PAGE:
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Occasional Contributor II

Broken OS "Unwound Call Trace:" after failed upgrade

Hello. Does anyone have a procedure, or know where I can get a real procedure to recover a broken IAP-105 that failed to upgrade? I have five APs, all of which are in the same Aruba Instant group. I attempted to upgrade them all from the webpage of the Master unit (which is an easy procedure). However, one of the units failed the upgrade. It will no longer boot. It sits in a constant rebooting loop with "Unwound Call Trace:
[<c08b5690>] ar5416ChipReset+0x814/0x1150 [ath_hal]"

as the error.

 

I can access the apboot> prompt, but the clear command doesn't seem to work (or wasn't fully implemented in the code yet), and a factory restore, or even a reset doesn't allow me to do anything.

 

Aruba's Support site doesn't seem to have any info to support this without a TAC case.

 

Thanks!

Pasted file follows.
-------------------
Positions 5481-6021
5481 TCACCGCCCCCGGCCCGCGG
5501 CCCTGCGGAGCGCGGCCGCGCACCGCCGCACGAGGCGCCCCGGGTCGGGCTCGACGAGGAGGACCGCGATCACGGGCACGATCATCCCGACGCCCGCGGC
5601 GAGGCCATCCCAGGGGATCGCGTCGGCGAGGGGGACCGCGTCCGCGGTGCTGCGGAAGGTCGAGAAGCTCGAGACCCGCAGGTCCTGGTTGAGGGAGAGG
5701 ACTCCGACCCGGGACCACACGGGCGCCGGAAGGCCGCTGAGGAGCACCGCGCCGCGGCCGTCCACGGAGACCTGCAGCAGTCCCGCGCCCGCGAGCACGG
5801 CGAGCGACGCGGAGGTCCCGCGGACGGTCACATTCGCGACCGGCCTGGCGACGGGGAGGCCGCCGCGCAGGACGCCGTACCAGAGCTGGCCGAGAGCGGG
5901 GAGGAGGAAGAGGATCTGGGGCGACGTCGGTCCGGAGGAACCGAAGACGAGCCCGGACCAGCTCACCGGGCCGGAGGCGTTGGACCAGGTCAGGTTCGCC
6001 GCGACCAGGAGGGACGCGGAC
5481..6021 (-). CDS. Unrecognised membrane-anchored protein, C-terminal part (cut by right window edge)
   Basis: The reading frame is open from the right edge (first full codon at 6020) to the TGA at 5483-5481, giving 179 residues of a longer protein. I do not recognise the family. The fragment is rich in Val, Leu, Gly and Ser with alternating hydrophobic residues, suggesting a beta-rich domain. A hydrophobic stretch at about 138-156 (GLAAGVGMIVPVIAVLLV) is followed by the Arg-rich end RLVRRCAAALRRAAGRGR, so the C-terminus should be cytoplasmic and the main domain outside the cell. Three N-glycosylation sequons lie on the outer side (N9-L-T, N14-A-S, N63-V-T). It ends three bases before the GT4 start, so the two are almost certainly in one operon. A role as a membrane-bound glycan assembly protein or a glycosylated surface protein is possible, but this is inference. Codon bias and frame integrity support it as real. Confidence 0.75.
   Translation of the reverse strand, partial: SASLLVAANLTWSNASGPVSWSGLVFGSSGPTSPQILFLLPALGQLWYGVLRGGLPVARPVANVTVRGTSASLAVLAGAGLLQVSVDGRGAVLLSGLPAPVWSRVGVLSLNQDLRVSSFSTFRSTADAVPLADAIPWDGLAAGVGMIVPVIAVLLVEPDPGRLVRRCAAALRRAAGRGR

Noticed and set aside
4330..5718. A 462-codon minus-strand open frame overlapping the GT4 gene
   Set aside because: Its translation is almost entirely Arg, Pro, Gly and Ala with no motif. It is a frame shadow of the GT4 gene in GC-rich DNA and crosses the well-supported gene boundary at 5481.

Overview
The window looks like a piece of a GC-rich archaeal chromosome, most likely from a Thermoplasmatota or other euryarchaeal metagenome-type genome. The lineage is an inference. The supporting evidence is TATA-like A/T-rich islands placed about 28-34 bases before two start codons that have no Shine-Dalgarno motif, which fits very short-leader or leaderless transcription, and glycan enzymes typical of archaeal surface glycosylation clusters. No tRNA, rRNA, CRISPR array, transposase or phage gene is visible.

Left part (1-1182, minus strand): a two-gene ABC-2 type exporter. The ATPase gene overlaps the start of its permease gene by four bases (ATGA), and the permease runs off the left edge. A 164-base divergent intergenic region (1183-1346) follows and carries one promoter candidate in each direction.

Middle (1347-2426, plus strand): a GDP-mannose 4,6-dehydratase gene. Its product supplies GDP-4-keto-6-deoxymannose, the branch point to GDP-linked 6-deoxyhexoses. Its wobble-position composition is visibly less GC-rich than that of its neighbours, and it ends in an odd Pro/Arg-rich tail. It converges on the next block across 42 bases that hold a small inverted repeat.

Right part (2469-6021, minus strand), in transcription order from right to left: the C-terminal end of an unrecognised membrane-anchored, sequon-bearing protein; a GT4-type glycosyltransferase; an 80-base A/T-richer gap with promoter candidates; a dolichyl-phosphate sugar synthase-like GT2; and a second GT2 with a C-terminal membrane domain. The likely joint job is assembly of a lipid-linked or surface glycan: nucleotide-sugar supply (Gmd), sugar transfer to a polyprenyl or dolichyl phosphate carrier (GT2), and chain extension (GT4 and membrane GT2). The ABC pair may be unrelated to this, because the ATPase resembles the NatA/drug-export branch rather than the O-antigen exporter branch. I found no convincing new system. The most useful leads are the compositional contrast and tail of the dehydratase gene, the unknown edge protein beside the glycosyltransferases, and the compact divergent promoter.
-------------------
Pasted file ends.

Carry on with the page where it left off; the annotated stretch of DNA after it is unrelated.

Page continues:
Occasional Contributor I

Re: Broken OS "Unwound Call Trace:" after failed upgrade

Have you tried a hard reset?

 

Power Off the IAP

Hold in the RESET button

Power On and wait about 5 second (Power LED will start flashing)

Release the reset button and let the unit boot

 

When it comes back up it should get the new OS and config from the VC.

Occasional Contributor II

Re: Broken OS "Unwound Call Trace:" after failed upgrade

Yeah, tried that. No fix. Thanks!

Aruba Employee

Re: Broken OS "Unwound Call Trace:" after failed upgrade

try 'factory_reset' in console, check whether it helps

Occasional Contributor II

Re: Broken OS "Unwound Call Trace:" after failed upgrade

The fix was to go through warranty. Pretty sad, if you ask me. Just shows how cheaply engineered and poorly tested these things are. Of course, re-deploying the replacement caused an outage, and the fix was not quick and easy. I swear I've been burned by Aruba since day 1, and every time something happens to one of these devices, the fix is way more profusely convoluted than the simplicity they advertise. They're so over-engineered and under-thought. The advanced thing that makes deployment a breeze is the same thing that causes them to be unreasonably unpredictable, because situations and scenarios do not seem to be thrown into the software's abilities.

 

I'm sorry to vent, and sorry if the rest of you love the Arubas. When these work, they're quiet and easy. But when they break, it's a real mess. I don't like them.

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